The Arizona Comeback in Growth Industries
31 Dec, 2012By: Governor Janice K. Brewer
The winds of change are sweeping across the Arizona desert. A state once defined by growth-dependent industries such as real estate and retail is now more than ever focused on creating a diversified, stable economic base. This change is bringing major corporations to the southwest and is quickly turning Arizona into one of the hottest places in the world for companies to do business.
Arizona is known for golf and sunshine — traditionally considered a destination location. But when the Great Recession hit, Arizona took the brunt. Its primary growth industries — construction and housing — essentially evaporated. But Arizona's Governor Jan Brewer took a proactive approach to solving the state's economic crisis — committed to advancing Arizona’s economy and recovery. With the support of the state's elected leaders, Governor Brewer led the Arizona Comeback — completely transforming the way the state approached economic development.
Governor Brewer's strategy engaged some of the best and brightest business leadership in Arizona from both the public and private sectors. The result was the creation of the Arizona Commerce Authority (ACA), Arizona's leading economic development organization. The ACA is governed by an impressive Board of Directors made up of the state's top elected leaders, including the Governor, Speaker of the House and Senate President, as well as some of the most successful private business minds, including sports mogul and businessman Jerry Colangelo. This move away from a strictly government department toward a public-private approach allows Arizona to focus on business creation, expansion and attraction from a more corporate-minded perspective.
In order to ensure that Arizona's comeback was a strong one, Governor Brewer also led an effort to enhance the state's competitiveness — improving its business operating environment to one of the best in the country. The resurgence required re-thinking areas of Arizona's tax structure that unduly burdened employers, particularly in industries such as manufacturing that require large capital investments. Across the board, the state has enacted more competitive tax policies for businesses, including reductions in commercial property taxes, corporate income taxes and capital gains taxes.
Arizona offers new resources to encourage the growth of innovative companies and creation of quality jobs. The Arizona Competitiveness Package – the 2011 legislation that created the ACA – arms the state with these aggressive economic development tools, significant resources for job creation opportunities, and a commitment to the business community that Arizona helps companies grow and succeed.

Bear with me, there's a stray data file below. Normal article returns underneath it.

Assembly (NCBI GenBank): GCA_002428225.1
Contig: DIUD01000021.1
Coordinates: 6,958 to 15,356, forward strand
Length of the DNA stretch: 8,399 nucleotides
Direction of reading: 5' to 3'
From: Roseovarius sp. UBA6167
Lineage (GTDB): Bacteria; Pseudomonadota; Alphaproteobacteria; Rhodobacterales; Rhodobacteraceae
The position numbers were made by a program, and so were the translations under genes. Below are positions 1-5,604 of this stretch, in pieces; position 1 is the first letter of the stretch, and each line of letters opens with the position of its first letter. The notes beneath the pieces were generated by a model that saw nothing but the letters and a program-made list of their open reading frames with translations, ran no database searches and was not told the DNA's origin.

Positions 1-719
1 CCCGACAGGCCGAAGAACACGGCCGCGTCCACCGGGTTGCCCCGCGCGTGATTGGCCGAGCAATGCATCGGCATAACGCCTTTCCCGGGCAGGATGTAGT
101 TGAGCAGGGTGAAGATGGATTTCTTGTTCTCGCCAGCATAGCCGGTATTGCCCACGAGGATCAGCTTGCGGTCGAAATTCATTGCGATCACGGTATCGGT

Additionally, this year Governor Brewer signed into law new measures that encourage investment in small businesses, aid start-up companies and provide significant new incentives to companies that bring corporate headquarters to the state.
To create a diversified, stable economic base, the ACA focuses on creating, growing and attracting businesses in high-growth sectors such as aerospace and defense, semiconductors, optics/photonics, bioscience, renewable energy, and small business and entrepreneurship. Arizona is tapping into the same natural resources that once drove its economic base, but it's also channeling those efforts to a more stable, long-term foundation for growth.
A critical component to a stable, sustainable economy is educating, training and working directly with the state's workforce. Hiring from a pool of top talent is critical to any company, and Arizona is ripe with talent. Our state is home to the largest public university campus in the country, Arizona State University, as well as the largest community college system — Maricopa Community Colleges. The state is committed to growing the skill base of Arizona's up-and-coming workforce, as well as facilitating entry into the job market. Additionally, the ACA regularly meets one-on-one with private industry to understand changing workforce needs, share those needs with educators around the state, and encourage the university and community college systems to modify training to better prepare students entering Arizona's job market.
The results? Arizona's model is working. Startups are thriving. Arizona-based businesses are growing. Record numbers of companies are expanding or relocating to Arizona. Corporations are selecting Arizona over its closest competitors. Arizona's business climate is now recognized as one of the top ten in the country. The state is a leader in job growth. The Kauffman Foundation has ranked Arizona as the "number one" state in the country for entrepreneurs to start and operate a business. The state is ranked "number two" for the quality and availability of its workforce and is consistently in the top three among alternative energy leaders.
In Arizona, the golf and sunshine remain. But because of forward-thinking leadership, Arizona's economy is based more on a sustainable model —with a focus on next-generation advances, cutting-edge innovation, and key research and development centers. This quality growth will create long-term economic vitality, making Arizona even more attractive and responsive to entrepreneurs looking to launch a business, Arizona-based businesses looking to grow, and corporations considering expansion and relocation.